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Terry Francona Out As Red Sox Manager

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Terry Francona. (File photo by Jim McIsaac/Getty Images)

Terry Francona. (File photo by Jim McIsaac/Getty Images)

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BOSTON (CBS) – Terry Francona will not be back as manager of the Boston Red Sox next season. The news comes two days after the team completed an historic collapse, and missed the playoffs.

Francona met with General Manager Theo Epstein and ownership Friday morning at Fenway Park, but the news wasn’t confirmed until a press release late Friday afternoon.

“It was my decision,” Francona told reporters in a press conference Friday night.

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He says over the season it grew harder to reach his players, and told ownership, “It was time for a new voice.”

Francona says he would like to stay in baseball, but wouldn’t comment on his future plans.

The Red Sox missed the playoffs despite holding a 9 game lead on September 4. The team finished with 7-20 record in September.

In eight seasons managing the Red Sox, Francona led the team to a 744-552 regular season record and won two World Series (2004, 2007). The Red Sox made the playoffs five times under Tito, posting a 28-17 postseason record.

Boston won 90+ games six times under Francona.

Francona released the following statement about his departure:

“We met this morning to look back on the 2011 season and to consider the future of the Boston Red Sox, including my involvement with the club.  I passed along my frustrations at my inability to effectively reach the players.  After many conversations and much consideration, I ultimately felt that, out of respect to this team, it was time for me to move on.  I’ve always maintained that it is not only the right, but the obligation, of ownership to have the right person doing this job.  I told them that out of my enormous respect for this organization and the people in it, they may need to find a different voice to lead the team.

In my eight seasons as manager of the Boston Red Sox, I have developed a tremendous appreciation for Red Sox Nation.  This is a special place with some of the most knowledgeable and passionate fans in all of baseball.  They packed Fenway Park for every game and because of them, I had a special sense of pride coming to work every day.  I want to thank John, Tom, Larry and Theo for giving me the opportunity to manage this team through some of the most successful years in this franchise’s history.  I wish the entire organization and all of Red Sox Nation nothing but the very best.”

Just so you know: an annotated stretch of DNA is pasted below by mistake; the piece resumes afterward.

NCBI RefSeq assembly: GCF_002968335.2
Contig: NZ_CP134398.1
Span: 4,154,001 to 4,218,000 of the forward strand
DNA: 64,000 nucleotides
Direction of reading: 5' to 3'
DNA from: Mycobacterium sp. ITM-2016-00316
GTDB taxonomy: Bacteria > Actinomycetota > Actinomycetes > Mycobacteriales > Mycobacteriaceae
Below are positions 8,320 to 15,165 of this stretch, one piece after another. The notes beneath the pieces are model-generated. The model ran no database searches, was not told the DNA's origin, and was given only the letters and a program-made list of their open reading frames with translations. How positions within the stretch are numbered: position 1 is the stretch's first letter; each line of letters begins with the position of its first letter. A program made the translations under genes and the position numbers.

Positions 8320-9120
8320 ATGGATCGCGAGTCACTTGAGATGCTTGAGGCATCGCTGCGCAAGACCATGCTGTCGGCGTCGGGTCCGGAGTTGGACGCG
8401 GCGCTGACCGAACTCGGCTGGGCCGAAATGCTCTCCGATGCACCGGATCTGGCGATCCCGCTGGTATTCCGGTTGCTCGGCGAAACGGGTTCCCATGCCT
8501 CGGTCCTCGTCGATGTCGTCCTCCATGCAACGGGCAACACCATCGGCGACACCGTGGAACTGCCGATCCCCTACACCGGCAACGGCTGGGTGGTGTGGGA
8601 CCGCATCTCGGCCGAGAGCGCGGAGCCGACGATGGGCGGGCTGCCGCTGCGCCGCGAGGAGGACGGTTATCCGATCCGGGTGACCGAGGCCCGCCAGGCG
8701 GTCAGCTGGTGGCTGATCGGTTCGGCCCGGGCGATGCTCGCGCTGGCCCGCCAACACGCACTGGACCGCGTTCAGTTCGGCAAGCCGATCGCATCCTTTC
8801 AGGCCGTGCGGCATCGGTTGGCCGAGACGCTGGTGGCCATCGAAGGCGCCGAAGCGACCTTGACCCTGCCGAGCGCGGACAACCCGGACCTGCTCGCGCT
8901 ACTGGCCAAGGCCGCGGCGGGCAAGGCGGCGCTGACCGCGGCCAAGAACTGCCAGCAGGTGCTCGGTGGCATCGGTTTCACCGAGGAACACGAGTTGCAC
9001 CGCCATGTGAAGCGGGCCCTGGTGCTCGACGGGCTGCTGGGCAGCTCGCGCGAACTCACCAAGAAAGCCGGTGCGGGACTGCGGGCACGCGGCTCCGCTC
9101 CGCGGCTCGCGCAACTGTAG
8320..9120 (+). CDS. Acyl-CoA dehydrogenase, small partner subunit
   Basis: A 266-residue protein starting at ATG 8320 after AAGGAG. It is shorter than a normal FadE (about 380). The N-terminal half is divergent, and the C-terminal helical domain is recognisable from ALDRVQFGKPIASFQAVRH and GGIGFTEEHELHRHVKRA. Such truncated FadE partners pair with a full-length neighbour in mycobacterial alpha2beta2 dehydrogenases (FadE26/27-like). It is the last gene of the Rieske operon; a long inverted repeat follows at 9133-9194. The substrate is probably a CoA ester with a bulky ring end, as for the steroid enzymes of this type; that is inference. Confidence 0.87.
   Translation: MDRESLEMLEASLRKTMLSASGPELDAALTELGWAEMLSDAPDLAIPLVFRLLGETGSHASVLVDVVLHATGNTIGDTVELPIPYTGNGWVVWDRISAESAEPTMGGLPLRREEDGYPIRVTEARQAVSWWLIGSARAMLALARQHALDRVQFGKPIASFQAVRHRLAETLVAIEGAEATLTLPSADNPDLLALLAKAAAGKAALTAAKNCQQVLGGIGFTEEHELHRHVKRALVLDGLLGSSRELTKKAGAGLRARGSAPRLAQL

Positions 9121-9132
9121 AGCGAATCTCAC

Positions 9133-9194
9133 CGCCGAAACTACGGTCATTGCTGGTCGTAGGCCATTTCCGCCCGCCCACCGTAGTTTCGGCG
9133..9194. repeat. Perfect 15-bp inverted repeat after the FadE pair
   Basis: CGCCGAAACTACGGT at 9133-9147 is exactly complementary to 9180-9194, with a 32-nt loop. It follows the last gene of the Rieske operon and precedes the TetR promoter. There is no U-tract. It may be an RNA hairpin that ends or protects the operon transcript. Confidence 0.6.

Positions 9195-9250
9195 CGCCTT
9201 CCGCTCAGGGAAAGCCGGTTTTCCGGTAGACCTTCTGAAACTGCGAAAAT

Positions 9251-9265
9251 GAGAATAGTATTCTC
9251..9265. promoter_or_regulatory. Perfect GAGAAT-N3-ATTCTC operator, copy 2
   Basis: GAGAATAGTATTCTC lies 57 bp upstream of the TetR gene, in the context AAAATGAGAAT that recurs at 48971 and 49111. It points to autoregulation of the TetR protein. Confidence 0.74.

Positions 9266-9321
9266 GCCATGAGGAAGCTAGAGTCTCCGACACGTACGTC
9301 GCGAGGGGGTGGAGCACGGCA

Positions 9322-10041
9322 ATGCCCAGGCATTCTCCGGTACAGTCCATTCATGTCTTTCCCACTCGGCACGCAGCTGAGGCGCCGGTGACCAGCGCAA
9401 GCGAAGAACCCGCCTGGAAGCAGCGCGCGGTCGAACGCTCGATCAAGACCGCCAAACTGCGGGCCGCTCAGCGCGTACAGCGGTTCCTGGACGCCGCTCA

Red Sox ownership released the following statement Friday:

“We met with Terry Francona, Theo Epstein and Ben Cherington Friday morning to discuss the 2011 season, ways to improve the club in the future, and Tito’s status.  During the meeting, Tito, Theo and Ben agreed that the Red Sox would benefit from an improved clubhouse culture and higher standards in several areas.  Tito said that after eight years here he was frustrated by his difficulty making an impact with the players, that a different voice was needed, and that it was time for him to move on.  After taking time to reflect on Tito’s sentiments, we agreed that it was best for the Red Sox not to exercise the option years on his contract.

We have enormous respect, admiration and appreciation for Tito and the job that he did for eight years, including two World Series Championship seasons and five playoff appearances.  His poise during the 2004 post-season was a key factor in the greatest comeback in baseball history, and his place in Red Sox history will never be forgotten.  We wish him only the best going forward.”

Statement from Theo Epstein:

“Tito and I didn’t know each other when he was hired eight years ago, but over time we developed not only a great working relationship but also a personal friendship that will always be important to both of us.  He proved to be an unflappable leader for our major league club, displaying consistency, calmness, hard work, thoughtfulness, a sense of humor, and faith in the players even at the most difficult of times.  Without Tito’s commitment over eight years, we would not be the organization we are today.  Nobody at the Red Sox blames Tito for what happened at the end of this season; we own that as an organization.  This year was certainly a difficult and draining one for him and for us.  Ultimately, he decided that there were certain things that needed to be done that he couldn’t do after eight years here, and that this team would benefit from hearing a new voice.  While this may be true, his next team will benefit more than it knows from hearing Tito’s voice.  I will miss seeing Tito every day in the manager’s office, and I wish him and his family nothing but the best in their next chapter.”

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